This Hall of Fame has been on the go for a couple of years, having begun with the teams of the millennium, with a couple of players included in its ranks every year thereafter. I could use the US term, inducted, but there’s something vaguely suggestive of a doctor putting on surgical gloves about that term. I think we’ll stick with included.
My point here is that it appears people felt there were candidates who deserved to be members of such an august group ahead of Jimmy Barry-Murphy, even though there are many others, myself included, who would question the validity of such a concept if it did not have the man from St Finbarr’s as a founding member, if not actually providing the basic criteria for inclusion: All-Ireland-deciding goals at 19 in one code; All-Ireland-deciding goal in another code five years later.
Anyway. Onwards. I note that Barry-Murphy comment-ed on the dual player issue at the ceremony in Croke Park. “It’s not going to be a factor ever again,” he said. “I was just trying to be selfish, trying to use it because we were trying to get Aidan Walsh and Damien Cahalane in. Myself and (football manager) Brian Cuthbert had a chat.
“Brian wasn’t entirely happy either. He’d rather they were playing football only. Neither of us were prepared to put the guns to the players’ heads. The players themselves realised in the course of the year, and I did too, it wasn’t fair to them. I would say a decision has to be made now, pretty much after minor, definitely.”
I raise it here not to weep for the glory days of the Munster championship, nor to raise a matter I have mentioned here before, the oddness of the GAA itself suppressing participation in both its most popular sports, though that’s an allied point.
What struck me about the comments was the tacit acceptance that this simply can’t be done. Barry-Murphy was wearing a manager’s hat and pointing to what he and his management team were trying to achieve, but his views of the end of (dual) days isn’t confined to the men working the sideline in the summer.
When you point out to other members of the fourth estate that it’s wrong, perhaps, to accept some notions in the GAA as a reality we simply have to deal with, you can meet the sort of reaction from some of them which are... well, as Kingsley Amis said in one of his novels, you might as well say I don’t know much about modern art but I know what I like.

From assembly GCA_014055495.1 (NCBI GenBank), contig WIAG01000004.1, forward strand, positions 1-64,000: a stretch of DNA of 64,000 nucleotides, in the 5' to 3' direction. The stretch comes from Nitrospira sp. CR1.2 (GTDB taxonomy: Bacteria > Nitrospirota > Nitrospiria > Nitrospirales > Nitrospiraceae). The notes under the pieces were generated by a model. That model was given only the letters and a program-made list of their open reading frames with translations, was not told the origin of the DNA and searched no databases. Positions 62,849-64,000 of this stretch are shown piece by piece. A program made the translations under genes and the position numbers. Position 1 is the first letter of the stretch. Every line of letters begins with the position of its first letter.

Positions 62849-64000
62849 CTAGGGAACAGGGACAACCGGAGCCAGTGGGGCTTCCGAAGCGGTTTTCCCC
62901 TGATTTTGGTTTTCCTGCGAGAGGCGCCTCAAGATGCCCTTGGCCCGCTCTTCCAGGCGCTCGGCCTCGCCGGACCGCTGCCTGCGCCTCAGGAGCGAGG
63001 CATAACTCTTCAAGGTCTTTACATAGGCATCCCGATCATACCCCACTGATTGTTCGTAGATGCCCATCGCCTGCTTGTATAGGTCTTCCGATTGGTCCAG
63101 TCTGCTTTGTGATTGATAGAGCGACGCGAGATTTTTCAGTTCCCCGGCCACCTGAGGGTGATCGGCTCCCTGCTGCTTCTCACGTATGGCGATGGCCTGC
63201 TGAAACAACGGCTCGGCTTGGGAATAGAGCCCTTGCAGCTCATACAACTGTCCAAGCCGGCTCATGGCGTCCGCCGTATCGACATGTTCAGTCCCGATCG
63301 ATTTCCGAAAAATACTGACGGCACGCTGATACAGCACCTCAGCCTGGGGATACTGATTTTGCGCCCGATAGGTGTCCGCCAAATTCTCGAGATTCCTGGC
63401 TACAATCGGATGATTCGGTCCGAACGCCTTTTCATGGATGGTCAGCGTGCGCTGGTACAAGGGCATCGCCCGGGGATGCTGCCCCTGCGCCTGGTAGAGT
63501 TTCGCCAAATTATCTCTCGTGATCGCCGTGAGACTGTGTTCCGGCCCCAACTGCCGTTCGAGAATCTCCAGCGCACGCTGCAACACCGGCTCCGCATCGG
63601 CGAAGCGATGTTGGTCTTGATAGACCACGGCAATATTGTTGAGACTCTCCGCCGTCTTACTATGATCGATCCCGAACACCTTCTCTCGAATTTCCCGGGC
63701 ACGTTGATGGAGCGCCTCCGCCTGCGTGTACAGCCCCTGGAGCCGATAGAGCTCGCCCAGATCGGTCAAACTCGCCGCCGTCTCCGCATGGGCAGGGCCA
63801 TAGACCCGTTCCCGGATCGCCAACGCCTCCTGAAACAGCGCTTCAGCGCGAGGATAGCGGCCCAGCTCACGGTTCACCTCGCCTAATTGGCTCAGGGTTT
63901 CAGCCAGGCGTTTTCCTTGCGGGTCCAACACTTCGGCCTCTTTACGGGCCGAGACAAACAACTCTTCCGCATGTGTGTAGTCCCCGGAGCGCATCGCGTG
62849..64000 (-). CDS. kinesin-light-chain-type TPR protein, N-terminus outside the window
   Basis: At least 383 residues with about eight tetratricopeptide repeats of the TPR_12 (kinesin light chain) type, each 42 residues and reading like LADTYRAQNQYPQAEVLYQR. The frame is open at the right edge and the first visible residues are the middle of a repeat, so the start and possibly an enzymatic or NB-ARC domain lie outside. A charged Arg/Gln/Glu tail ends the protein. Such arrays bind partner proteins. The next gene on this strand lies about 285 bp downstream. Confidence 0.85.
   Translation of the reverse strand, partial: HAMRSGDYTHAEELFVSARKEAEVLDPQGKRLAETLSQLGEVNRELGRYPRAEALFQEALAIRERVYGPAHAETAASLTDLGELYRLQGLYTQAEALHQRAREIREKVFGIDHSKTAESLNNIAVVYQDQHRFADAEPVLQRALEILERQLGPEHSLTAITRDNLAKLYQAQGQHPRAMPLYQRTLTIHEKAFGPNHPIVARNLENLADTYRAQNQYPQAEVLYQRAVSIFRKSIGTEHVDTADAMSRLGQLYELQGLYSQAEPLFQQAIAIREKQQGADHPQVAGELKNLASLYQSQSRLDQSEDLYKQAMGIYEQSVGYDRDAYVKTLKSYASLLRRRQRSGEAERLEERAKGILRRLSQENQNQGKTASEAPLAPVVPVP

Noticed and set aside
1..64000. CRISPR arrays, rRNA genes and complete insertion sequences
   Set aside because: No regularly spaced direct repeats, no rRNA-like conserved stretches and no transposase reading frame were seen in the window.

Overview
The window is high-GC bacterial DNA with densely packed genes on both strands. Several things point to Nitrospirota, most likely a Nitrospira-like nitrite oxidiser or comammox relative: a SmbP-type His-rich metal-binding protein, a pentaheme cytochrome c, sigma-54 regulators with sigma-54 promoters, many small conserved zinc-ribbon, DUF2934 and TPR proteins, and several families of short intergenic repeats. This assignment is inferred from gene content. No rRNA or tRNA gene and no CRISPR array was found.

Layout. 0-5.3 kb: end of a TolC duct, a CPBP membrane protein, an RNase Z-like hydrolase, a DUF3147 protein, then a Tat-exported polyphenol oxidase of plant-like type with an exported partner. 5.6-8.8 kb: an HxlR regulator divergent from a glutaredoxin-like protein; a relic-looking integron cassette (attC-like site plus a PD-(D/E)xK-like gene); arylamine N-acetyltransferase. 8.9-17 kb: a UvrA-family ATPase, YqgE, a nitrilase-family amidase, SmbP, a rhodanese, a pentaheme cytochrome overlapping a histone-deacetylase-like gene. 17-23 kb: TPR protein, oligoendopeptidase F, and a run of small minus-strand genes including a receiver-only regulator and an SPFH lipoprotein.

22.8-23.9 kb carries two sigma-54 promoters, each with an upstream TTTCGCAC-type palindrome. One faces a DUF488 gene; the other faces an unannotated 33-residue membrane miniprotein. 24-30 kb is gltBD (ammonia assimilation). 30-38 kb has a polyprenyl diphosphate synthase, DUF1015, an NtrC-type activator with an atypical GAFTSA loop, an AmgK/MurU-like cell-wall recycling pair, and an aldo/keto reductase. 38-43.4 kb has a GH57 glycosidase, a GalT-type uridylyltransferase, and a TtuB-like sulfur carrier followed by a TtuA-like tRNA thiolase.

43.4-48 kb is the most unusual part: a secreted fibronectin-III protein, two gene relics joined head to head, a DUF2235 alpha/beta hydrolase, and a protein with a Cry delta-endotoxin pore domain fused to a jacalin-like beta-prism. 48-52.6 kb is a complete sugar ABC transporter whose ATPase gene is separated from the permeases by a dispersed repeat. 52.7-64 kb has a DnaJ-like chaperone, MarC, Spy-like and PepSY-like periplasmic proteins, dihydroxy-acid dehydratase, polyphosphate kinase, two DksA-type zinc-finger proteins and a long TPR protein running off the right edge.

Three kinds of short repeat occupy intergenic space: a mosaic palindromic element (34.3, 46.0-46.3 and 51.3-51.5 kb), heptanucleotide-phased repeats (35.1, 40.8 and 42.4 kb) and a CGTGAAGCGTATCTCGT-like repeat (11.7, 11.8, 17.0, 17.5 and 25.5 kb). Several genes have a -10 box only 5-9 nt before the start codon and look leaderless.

The danger here for the GAA is some concepts gain traction and can’t be reversed out of existence that easily. If you’d said a few years ago that some intercounty managers would simply shut down entire counties’ championships while their teams were on the trail of All-Ireland success, or that negativity and cynicism would be openly acknowledged elements of achieving such success... it’s not that you’d have been laughed at. But you’d have been laughed at if you’d predicted how quickly such ideas gained the credibility of hard currency in the GAA stock market.
This is the significant part of the equation, for my money. The acceleration of acceptance within the GAA. Fetishising the latest passing trends into accepted normality means you’ve got a succession of contradictory notions bumping and bobbing against each other like icebergs in the South Atlantic.
No club games versus plenty club games. Playing hurling and football versus playing only hurling and/or only football.
None of it is helped by looseness in terminology and description, of course. I note that Jimmy Barry-Murphy joined a GAA Hall of Fame last week. A GAA Gaelic Football Hall of Fame and a hurling equivalent would be more accurate, though; it’d be lonely enough otherwise for Barry-Murphy and the handful of other real GAA stars, as in those who played the organisation’s sports to the highest standard.
You’re probably aware of BBC commentator Steve Cram, the former World Championship 1,500m gold medallist, saying the Jamaican sprinter had “saved the sport” with his recent World Championship 100m victory over Justin Gatlin. “That comment was not about Justin Gatlin,” Cram said later, clarifying his remarks.
“The whole sport needed its hero to win and the one thing Justin Gatlin probably can never be is a hero. Bolt is popular because of his lack of arrogance, Gatlin has been unpopular because of his lack of contrition.”
I don’t want to be pessimistic, but isn’t Cram leaving something of a hostage to set Usain Bolt up as the hero of an entire sport?
Just back from a few days off in a county nearby.
Went out for food one evening and here’s a random sample of the waiter’s chat.
“We don’t have that.” “I’d have to check about that.” “There’s no bread with that.” “We don’t have that flavour. I’d have to check the others....”
Another day we went looking for food in a fair-sized town. One place had a blackboard outside advertising specials, but was locked up and shut down. At the next spot two of us ordered fish, waited 40 minutes, and then the waitress said the kitchen had no fish. We left.
At the next spot one of us ordered the soup advertised on the specials board at the back of the restaurant. That wasn’t the soup at all, the waitress said. It was something different. In fairness, the food in our last port of call was nice. At that stage we were an hour and a half looking for something, though. The leg of the table looked appetising.
The Eamonn Ryan-trained Cork ladies football team made it to a tenth TG4 All-Ireland ladies senior football final in 11 years over the weekend, beating Kerry by 13 points at the Gaelic Grounds to set up a clash with Dublin or Armagh.
This extraordinary story of success is known to all, but if you’re not on Twitter you may not know that Mary White, who often appears on these pages, has written a book about this team which will soon appear on your radar.
Make room on your shelves.